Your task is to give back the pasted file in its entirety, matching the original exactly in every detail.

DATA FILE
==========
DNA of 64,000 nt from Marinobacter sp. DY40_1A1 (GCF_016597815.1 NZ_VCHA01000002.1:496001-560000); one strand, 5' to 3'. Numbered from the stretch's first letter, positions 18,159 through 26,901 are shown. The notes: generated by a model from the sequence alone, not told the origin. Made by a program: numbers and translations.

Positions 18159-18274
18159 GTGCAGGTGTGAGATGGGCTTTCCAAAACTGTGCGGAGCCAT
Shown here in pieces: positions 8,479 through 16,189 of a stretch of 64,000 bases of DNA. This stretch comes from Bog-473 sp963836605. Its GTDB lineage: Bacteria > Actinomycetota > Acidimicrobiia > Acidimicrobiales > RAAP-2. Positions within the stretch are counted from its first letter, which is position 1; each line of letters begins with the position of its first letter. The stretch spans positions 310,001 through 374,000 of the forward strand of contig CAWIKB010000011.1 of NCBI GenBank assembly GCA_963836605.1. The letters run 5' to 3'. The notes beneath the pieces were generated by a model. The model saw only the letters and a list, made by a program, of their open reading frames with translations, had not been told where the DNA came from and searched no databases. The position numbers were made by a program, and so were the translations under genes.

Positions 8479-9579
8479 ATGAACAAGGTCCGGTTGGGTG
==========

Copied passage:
DNA of 64,000 nt from Marinobacter sp. DY40_1A1 (GCF_016597815.1 NZ_VCHA01000002.1:496001-560000); one strand, 5' to 3'. Numbered from the stretch's first letter, positions 18,159 through 26,901 are shown. The notes: generated by a model from the sequence alone, not told the origin. Made by a program: numbers and translations.

Positions 18159-18274
18159 GTGCAGGTGTGAGATGGGCTTTCCAAAACTGTGCGGAGCCAT
Shown here in pieces: positions 8,479 through 16,189 of a stretch of 64,000 bases of DNA. This stretch comes from Bog-473 sp963836605. Its GTDB lineage: Bacteria > Actinomycetota > Acidimicrobiia > Acidimicrobiales > RAAP-2. Positions within the stretch are counted from its first letter, which is position 1; each line of letters begins with the position of its first letter. The stretch spans positions 310,001 through 374,000 of the forward strand of contig CAWIKB010000011.1 of NCBI GenBank assembly GCA_963836605.1. The letters run 5' to 3'. The notes beneath the pieces were generated by a model. The model saw only the letters and a list, made by a program, of their open reading frames with translations, had not been told where the DNA came from and searched no databases. The position numbers were made by a program, and so were the translations under genes.

Positions 8479-9579
8479 ATGAACAAGGTCCGGTTGGGTG